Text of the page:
Adapted from Cooks Country

For the dough

  • 3/4 cup + 2 tbsp water (warm water)
  • 1 teaspoon sugar
  • 2 1/4 teaspoons yeast
  • 1 1/2 cups bread flour
  • 1 teaspoon salt
  • 1 tablespoon olive oil

For the topping

  • 28 oz can of drained diced tomatoes
  • 8 oz mozzarella (shredded)
  • 8 oz jalapeno pepper jack (or your favorite cheese shredded)
  • 20 basil leaves (cut into strips)
  • tarragon (optional – as much – as little – or not at all)
  • sea salt optional


Stir the yeast in the 3/4 cup of water and let it rest for 5 minutes until nice and frothy. Mix the bread flour and salt.

Add the yeast water mixture and the oil to the dough and knead on low until the dough comes together. Then turn up the speed to medium low and knead for about 5 minutes until you have a really nice soft sticky dough. If your dough is not sticky start adding the additional water as you continue to knead for another 5 minutes. Take a teaspoon of olive oil and coat your dough.

Oil a 11×13 sheet pan well, this will help your pizza slide out very easily once done. Plop the dough out onto the pan and pat it into the shape of a rectangle. You do not need it to fill the pan. Just a 10×6 inch rectangle should suffice. Cover with cling wrap and put it in a warm place until doubled in size. This should take about an hour to an hour and a half.

After the dough has risen, remove the cling wrap. The dough should be very sticky. Work it to the edges of the pan gently stretching it. Cover it with cling wrap again and let it rest for about 45 minutes.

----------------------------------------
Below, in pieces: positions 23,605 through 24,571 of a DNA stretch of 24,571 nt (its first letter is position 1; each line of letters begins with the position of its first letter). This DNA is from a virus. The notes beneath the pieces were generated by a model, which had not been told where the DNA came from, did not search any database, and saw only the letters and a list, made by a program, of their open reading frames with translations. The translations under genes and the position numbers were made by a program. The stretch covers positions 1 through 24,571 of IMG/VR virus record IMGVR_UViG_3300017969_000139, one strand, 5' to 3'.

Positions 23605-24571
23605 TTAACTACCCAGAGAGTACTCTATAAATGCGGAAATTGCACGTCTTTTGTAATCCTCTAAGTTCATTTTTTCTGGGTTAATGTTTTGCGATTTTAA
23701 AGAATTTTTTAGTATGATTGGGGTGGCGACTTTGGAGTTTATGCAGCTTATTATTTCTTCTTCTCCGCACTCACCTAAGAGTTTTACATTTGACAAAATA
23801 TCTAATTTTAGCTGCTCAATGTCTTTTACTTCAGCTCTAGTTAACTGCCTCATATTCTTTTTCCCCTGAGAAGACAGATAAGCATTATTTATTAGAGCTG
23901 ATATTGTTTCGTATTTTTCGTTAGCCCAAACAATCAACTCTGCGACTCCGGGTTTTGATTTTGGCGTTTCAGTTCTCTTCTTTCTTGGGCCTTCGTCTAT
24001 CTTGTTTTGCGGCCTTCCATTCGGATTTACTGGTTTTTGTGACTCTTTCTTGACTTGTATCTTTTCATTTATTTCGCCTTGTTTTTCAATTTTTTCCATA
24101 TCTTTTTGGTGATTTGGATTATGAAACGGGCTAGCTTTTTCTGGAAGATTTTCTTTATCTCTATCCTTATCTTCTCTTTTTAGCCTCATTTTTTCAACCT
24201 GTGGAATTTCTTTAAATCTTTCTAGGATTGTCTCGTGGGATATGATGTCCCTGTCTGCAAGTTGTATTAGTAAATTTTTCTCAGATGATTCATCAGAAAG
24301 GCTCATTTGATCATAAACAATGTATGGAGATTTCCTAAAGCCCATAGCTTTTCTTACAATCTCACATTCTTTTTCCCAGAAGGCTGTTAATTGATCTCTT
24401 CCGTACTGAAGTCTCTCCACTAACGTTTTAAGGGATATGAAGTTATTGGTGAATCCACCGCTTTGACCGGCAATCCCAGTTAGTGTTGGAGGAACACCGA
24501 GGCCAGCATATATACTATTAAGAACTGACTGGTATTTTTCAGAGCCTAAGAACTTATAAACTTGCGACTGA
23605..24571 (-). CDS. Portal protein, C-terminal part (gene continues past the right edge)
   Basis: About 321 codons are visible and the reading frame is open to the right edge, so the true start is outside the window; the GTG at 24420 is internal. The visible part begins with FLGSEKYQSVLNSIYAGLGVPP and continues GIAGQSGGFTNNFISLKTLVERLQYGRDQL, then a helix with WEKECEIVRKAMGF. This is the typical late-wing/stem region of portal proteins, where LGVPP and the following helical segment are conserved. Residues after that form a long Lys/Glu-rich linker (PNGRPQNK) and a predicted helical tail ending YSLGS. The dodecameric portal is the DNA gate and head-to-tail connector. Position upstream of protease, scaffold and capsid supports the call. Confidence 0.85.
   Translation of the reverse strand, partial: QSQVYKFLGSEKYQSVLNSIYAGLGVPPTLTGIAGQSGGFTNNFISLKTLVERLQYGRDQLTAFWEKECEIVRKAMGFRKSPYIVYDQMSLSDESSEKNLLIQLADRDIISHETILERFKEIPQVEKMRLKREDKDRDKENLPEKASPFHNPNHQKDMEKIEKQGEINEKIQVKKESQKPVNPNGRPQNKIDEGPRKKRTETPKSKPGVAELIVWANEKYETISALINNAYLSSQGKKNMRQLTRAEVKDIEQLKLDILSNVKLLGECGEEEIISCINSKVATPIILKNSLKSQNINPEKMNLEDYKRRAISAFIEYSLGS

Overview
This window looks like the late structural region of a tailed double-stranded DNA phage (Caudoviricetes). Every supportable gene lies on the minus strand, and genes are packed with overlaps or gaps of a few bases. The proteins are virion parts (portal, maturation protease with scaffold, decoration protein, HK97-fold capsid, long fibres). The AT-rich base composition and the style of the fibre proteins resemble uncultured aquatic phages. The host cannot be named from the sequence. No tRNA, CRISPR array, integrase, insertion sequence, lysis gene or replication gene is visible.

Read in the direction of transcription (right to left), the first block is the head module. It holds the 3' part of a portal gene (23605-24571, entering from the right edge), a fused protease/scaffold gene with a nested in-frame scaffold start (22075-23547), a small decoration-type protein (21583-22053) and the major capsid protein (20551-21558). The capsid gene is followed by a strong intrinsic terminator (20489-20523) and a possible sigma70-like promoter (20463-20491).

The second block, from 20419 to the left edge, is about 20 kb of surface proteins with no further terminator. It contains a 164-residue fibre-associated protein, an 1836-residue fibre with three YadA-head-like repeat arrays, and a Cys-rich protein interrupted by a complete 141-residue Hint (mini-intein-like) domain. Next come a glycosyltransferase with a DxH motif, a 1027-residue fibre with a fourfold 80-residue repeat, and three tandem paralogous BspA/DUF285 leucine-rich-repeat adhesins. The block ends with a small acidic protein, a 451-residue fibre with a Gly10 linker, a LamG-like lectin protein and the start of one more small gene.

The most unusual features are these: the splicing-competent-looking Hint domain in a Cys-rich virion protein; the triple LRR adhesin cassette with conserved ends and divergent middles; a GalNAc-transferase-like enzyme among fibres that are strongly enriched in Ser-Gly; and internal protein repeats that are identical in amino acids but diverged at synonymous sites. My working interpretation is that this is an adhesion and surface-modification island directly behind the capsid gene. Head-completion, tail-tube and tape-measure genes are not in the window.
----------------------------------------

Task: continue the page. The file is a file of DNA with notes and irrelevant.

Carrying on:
About 10 minutes before the dough is ready turn your oven to 500F.

When your dough is ready top with the two shredded cheese till about a half inch from the side. Then top with the tomato. Put it in the oven for about 10-12 minutes. You will see your crust is formed and your cheese is bubbling. Remove it from the oven using your oven mitts. Let it cool for about 2-3 minutes on a wire rack. While it is cooling top with basil and tarragon if using. Sprinkle a little sea salt (if using).  Then slide the pizza out onto your cutting board slice and enjoy.





Spicy Jackfruit Curry

Jackfruit Curry

Jackfruit Curry

Jackfruit is a fruit I loved eating when I was growing up (and still do). There are a lot of people who do not like eating it because they cannot get past the smell. My brother, for instance, could not stand the aroma. To me though, the aroma is wonderful. Jackfruit is also a ‘cousin’ of Durian. Now that is a smell I cannot get over. It is so stinky to some people, that in South East Asia they ban the fruit from hotels. I did get around to trying a candy made out of Durian and did not like it. Okay, back to the one that I like which is the variety that you get in India, it is a bit of a challenge to tackle. It starts off with a spiny skin, you cut the jackfruit into half, then quarters. Then you oil your hands well and hopefully you have spread newspaper all over the counter. Then you start pulling each of the fruit pods out. The reason for the oil is that the pods are held to the fruit with this glue like substance and the oil prevents it from sticking to your fingers. Each of the fruit pods have a large seed that a lot of people roast and then use.
Now that we have spoken at length about the fruit, this recipe came about because a friend of mine had told me he made a Jackfruit curry and then told me how he made it. I looked over the internet and all the recipes used the unripe fruit. Apparently the unripe version is fairly common across India. So I decided I was going to try making it – now the version I made was spicier as I added hot sauce to it (which I have left out of the recipe) but if you want an even bigger kick go ahead and add 2 tablespoons of Maggie hot and sweet. I also used a canned variety and drained all the syrup out of the can.